• Martha Ann Girvan b. 1863: married Herbert D’Aguilar: children: Edith Eugenie, Clarissa, Daphne, Herbert.
  • David Thom Girvan (Papa) b. 1868: children: Thelma, Gaston, Mary (died in infancy), Thom, Edna, Beryl, Linnette, John Thom, Gloria.
  • Ann Girvan b. 1869: married Emille Saunders: children: Muriel, Eric, Daisy, Lilla, Marion (Marie), Aubrey, Dottie (died as a baby).


3 thoughts on “Blogovus: Genealogy of an Extended Family: Patriarch and Matriarch of the Modern Tribe

  1. Hello my name is Denise and Martha Ann Girvan was my great grandmother who married
    Herbert Fitz-Albert D’Aguilar, my great grandfather. My grandmother was Eugenie Edith D’Aguilar who married W Duncan. my email

    • Hello Denise,

      I am delighted that you took the time to communicate with me. I am a grandson of David Thom Girvan, brother of Martha Ann. I send below some information which came to me from an uncle and an aunt who were children of David Thom Girvan. The information below comes from documents and from the memories of the children of the generation after Martha Ann in Jamaica. The first 2 paragraphs speak about Jane Thom, Martha Ann’s mother and the third paragraph adds her father, JohnThomas Girvan to the story.

      If you have any more information on Martha Ann’s family to share I would love to include her story on the blog. The information about “when” and “where” and “who” of immigration and children and their lives could make an interesting post to go along with the posts about her parents.(below). I have 1 photo of Martha Ann already on the blog so any photo or article of interest could be added.

      In any case thank you for taking the time to reply.

      Garry Girvan
      Jane’s father was from Scotland, a man whose surname was Thom, who came to Jamaica and married a mixed blood Jamaican. Jane’s father and his family lived in or near the town of Girvan in Scotland. It is possible that the Girvans and the Thoms knew each other in Scotland, but they most certainly did in Jamaica. This would then explain the desire and the encouragement of the First John Girvan to have his son, John Thomas marry Jane Thom.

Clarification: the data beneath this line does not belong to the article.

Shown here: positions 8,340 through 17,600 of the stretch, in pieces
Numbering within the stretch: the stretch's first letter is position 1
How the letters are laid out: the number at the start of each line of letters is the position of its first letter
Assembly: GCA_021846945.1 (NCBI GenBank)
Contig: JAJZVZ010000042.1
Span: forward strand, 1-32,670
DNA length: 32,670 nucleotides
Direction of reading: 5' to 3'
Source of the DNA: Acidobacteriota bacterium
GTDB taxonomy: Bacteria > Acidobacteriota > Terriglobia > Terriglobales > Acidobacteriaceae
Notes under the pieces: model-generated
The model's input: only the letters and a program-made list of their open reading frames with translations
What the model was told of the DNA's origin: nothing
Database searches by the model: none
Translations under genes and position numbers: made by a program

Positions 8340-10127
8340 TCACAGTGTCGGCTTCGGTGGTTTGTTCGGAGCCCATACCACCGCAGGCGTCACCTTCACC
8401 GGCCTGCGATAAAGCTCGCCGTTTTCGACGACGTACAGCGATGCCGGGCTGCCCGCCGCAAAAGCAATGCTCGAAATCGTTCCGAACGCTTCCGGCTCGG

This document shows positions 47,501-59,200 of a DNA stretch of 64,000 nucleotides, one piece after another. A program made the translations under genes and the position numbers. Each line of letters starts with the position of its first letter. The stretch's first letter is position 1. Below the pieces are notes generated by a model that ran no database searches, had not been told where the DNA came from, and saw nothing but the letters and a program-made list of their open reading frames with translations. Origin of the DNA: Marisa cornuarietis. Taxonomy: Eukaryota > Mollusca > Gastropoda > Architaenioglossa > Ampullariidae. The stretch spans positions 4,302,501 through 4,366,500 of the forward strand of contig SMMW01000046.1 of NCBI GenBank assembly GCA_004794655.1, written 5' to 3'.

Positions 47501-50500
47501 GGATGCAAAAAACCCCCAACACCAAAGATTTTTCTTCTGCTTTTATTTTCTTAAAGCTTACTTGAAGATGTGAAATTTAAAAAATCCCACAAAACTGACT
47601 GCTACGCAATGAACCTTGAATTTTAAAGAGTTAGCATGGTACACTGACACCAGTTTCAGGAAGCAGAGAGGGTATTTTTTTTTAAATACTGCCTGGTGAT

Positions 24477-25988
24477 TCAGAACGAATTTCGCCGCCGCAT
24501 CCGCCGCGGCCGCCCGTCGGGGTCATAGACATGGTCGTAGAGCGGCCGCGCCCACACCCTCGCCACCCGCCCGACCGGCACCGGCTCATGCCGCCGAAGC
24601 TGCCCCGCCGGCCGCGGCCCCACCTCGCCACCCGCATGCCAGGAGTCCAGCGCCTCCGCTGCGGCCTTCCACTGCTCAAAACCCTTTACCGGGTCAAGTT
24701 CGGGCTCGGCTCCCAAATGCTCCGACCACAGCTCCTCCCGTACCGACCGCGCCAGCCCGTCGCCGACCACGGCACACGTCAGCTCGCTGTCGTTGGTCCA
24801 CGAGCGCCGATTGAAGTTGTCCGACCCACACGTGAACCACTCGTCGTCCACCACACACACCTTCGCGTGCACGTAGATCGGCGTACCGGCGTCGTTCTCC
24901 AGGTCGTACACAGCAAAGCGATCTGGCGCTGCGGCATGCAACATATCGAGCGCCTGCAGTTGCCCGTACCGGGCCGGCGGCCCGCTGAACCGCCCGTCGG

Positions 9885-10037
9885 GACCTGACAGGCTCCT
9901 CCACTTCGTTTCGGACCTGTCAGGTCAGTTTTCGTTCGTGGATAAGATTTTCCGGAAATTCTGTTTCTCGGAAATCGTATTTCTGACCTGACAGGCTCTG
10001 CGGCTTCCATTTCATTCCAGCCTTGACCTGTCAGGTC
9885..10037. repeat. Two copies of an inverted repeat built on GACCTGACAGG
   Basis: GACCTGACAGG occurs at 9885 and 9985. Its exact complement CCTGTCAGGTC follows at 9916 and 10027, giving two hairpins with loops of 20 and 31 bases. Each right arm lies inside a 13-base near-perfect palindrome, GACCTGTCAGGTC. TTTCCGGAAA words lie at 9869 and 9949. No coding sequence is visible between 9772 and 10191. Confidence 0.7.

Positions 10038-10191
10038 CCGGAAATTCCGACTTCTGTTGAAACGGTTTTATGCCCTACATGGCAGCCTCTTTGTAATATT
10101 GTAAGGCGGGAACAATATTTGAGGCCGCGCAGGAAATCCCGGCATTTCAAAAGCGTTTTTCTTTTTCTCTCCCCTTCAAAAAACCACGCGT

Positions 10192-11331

Jane’s paternal grandparents seem to be James Thom and his wife, Mary Dunlop. Mary was born in 1766, married at age 21 in 1787, had nine children, eight of whom were still living when she died in 1839 at 73 years of age. From the memorial on her headstone, she was truly loved, appreciated and missed. One of her sons was Jane’s father. She had many cousins in Scotland, among them Archibald, John, Jane, Mary, Samuel and Alfred.

      John and Jane’s children were: Elizabeth, Mary, Martha, David Thom and Ann. Mary their second child, was a source of strength, acting beyond her years as she helped her father bring up the younger brothers and sisters on the death of their mother. Everyone who knew the Girvan sisters was impressed with their integrity, strength of character and their caring for others


    • Hello to the person researching D’Aguilars in the parish of Clarendon, Jamaica. I recently consulted a website called and found many references to D’Aguilars in the area around Chapelton in the parish of Clarendon. Jamaica in the 1920s and 1930s. I only subscribed for 1 week because the website charges close to $10 per week and if you overstay the week they tend to assume that you are theirs for ever! As I recall there were many references to H. D’Aguilar. Since Martha Ann is part of our family line it stuck in my mind that the D’Aguilars were part of the social base of the Girvan lineage and that the area around Chapelton was the base of operation in the 1920s and 1930s. I was boen in that area of Jamaica in 1939, hence my interest in the place and the era.
      Cheers, Garry Girvan Here are 2 of the references to H. D’Aguilar form the post: The text is difficult to decipher but if you click on the article called Jazz concert at Chapelton, there will be a couple of mentions of Herbert who performed as did my father. Best of the season to the family who shared a part of the world with my father and my cousin Martha Ann in the early twentieth century.

Leave a Reply

Fill in your details below or click an icon to log in: Logo

You are commenting using your account. Log Out /  Change )

Google+ photo

You are commenting using your Google+ account. Log Out /  Change )

Twitter picture

You are commenting using your Twitter account. Log Out /  Change )

Facebook photo

You are commenting using your Facebook account. Log Out /  Change )


Connecting to %s